The Minister of Health and KHMH

IMG_4634There are some things that are just too absurd to be ignored at times, and Prime Minister Dean Barrow’s suggestion that the Minister of Health cannot be held accountable to any degree for last month’s neonatal deaths at the Karl Heusner Memorial Hospital is certainly one of those things.

Last week, Barrow told the media that he “doesn’t know what the Minister [Hon. Pablo Marin] has to do with it…this is a statutory body that is run by a board of directors.”

Barrow went on to say that the Ministry of Health is not involved in the administration of the KHMH.

That makes a lot of sense! That must be the reason why the Chief Executive Officer of the Ministry of Health, Dr. Peter Allen, is on the KHMH’s Board of Governors.

Actually, that must be the reason why on pretty much every statutory body’s Board of Directors/Governors there is at least one representative from the relevant ministry.

For example, the Central Bank—a statutory body—has ranking representatives from two ministries: the Ministry of Finance’s Financial Secretary Joseph Waight, and the CEO of the Ministry of Trade, Mike Singh.

The same thing could possibly be said of Belize Trade and Investment Services (BELTRAIDE)’s Board of Directors, which is chaired by Mike Singh.

Pretty much every other statutory body in this country has either direct ministry representatives or government representatives, including the Social Security Board’s Chairman Doug Singh, the former Minister of Police.

His deputy chairman is also a fellow government representative: Mr. James Murphy.

THE KHMH Act of 2000

Of course, the Karl Heusner Memorial Hospital Authority Act of 2000 describes the institution as an “autonomous” body that is to be responsible for the day-to-day administration of the hospital. That is to be acknowledged.

However, that same Act is filled with references to the role of the Minister of Health.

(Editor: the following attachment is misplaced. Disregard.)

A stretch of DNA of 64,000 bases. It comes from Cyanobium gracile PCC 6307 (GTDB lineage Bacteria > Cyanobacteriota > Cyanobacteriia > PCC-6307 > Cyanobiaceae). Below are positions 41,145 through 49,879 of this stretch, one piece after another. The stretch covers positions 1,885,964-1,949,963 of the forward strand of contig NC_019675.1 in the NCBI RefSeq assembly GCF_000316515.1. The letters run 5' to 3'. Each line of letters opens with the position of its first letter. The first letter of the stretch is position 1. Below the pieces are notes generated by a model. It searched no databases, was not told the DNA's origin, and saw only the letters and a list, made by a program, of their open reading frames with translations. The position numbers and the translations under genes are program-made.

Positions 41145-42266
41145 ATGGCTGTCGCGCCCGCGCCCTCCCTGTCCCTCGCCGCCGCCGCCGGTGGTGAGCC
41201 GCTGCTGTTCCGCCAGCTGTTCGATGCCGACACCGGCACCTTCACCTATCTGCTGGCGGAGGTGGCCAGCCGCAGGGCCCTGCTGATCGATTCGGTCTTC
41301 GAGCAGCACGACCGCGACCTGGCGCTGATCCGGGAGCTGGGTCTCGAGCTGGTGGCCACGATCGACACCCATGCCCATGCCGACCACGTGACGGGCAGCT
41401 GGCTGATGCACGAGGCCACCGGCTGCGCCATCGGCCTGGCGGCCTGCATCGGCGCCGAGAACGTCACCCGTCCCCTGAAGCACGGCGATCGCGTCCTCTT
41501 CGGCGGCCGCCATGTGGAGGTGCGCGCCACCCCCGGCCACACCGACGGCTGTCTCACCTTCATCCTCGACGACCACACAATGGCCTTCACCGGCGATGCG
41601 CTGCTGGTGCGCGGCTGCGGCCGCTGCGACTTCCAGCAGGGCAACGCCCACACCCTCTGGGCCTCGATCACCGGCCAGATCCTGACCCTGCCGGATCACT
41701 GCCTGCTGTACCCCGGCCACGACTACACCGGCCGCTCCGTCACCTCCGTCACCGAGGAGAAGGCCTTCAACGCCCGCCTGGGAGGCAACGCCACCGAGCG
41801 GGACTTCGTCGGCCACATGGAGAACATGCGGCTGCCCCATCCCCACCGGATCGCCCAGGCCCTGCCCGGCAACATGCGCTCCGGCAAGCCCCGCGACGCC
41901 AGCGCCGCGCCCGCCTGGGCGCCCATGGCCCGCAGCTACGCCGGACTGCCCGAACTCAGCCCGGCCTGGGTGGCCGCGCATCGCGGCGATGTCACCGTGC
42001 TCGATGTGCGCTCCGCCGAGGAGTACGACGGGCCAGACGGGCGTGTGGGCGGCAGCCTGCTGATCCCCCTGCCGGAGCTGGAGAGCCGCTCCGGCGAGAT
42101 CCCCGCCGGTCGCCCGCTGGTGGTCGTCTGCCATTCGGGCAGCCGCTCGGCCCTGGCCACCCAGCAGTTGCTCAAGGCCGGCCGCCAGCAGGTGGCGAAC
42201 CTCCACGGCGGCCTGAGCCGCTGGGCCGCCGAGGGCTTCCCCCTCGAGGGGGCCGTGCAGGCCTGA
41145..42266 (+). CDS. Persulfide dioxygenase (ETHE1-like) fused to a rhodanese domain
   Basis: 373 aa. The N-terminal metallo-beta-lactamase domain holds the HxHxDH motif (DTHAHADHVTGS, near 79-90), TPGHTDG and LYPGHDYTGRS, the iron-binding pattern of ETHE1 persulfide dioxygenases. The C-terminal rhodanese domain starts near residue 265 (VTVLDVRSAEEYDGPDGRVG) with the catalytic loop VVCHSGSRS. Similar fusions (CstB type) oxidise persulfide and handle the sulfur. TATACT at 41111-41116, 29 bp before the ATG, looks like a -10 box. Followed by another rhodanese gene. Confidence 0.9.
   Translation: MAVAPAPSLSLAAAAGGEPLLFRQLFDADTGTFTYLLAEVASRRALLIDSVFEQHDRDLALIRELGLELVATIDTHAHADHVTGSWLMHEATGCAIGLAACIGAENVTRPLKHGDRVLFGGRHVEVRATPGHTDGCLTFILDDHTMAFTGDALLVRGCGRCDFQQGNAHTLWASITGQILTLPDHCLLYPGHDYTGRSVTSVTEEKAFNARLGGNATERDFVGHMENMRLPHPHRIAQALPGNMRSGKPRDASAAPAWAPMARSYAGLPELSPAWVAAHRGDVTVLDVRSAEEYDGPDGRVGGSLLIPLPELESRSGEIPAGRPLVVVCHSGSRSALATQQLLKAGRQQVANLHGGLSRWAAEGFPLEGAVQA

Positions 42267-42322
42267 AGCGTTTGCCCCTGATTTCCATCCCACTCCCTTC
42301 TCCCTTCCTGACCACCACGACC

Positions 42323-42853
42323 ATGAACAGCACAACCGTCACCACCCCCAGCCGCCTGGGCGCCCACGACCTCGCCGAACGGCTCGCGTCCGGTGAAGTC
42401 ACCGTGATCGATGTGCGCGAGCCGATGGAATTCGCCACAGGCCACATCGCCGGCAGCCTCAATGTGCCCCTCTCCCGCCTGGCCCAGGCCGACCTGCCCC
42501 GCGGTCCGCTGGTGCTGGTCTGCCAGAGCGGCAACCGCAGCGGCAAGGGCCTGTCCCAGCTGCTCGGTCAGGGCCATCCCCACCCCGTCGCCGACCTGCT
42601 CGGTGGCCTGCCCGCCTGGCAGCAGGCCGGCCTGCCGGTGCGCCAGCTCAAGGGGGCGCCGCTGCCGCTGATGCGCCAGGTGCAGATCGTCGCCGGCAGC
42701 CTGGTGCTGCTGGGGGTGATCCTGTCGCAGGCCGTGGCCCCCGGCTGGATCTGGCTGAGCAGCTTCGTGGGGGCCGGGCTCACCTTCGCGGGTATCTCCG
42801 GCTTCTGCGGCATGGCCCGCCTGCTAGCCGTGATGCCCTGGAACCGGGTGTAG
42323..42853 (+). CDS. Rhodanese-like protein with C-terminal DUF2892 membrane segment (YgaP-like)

For example, the KHMHA Act states that there “shall be a Board of Governors of the Authority, appointed by the Minister, … the Board of Governors shall be the principal policy making organ of the Authority.”

The minister also has a role as it pertains to the appointment of staff:

“The Board may, after consultation with the Minister, appoint and employ, at such remuneration and subject to such terms and conditions as it thinks fit, a suitably qualified person to be Chief Executive Officer of the Hospital, and the person so appointed shall, … be responsible for the day to day management of the affairs of the Hospital and the Authority.”

In terms of policy directions, we find in the Act the following statement: “The Minister may, after consultation with the Chairman, give to the Board directions of a general character as to the policy to be followed in the performance of any of its functions, and the Board SHALL give effect to such directions [emphasis added].”

So far, we see the Minister of Health’s role in terms of choosing the Board of Governors, his role in choosing the hospital’s Chief Executive Officer, and his role in establishing  overall policy directions.

In regard to his policy-formation role, at the very least the Minister could have outlined what new policy directions he would be discussing with the Chairman. But he opted for complete silence.

Members of the Board of Governors

The Ministry, outside of the direct influence of the Minister of Health mentioned above, also has a more prominent role in this “autonomous” statutory body.

Under Part IV of the Act, we find that the Board of Governors “shall” consist of a two ex officio members: one representative from the Ministry responsible for Health, and one from the Ministry of Finance.

But in section 11 (1) (c), the Act states that five persons from the private sector are to be appointed by the Minister of Health. These individuals should have “knowledge, qualifications and/or experience in areas of business administration or management.”

Section 11 (2) goes on to state that the “Minister shall appoint one of the Governors … to be the Chairman of the Board and the members of the Board shall elect from among their number a Deputy Chairman.”

The Board reflects Health Minister’s decisions 

The Prime Minister wasn’t entirely inaccurate or misleading in his comments. The Board is deemed to be the principal policy- making organ of the Authority.

In that capacity, it is responsible “for the overall administration, management, maintenance and development of the Hospital, and for ensuring that the quality and standards of services provided by the Hospital be efficient, timely, appropriate and cost-effective to the beneficiary patient, the Hospital and the Authority.”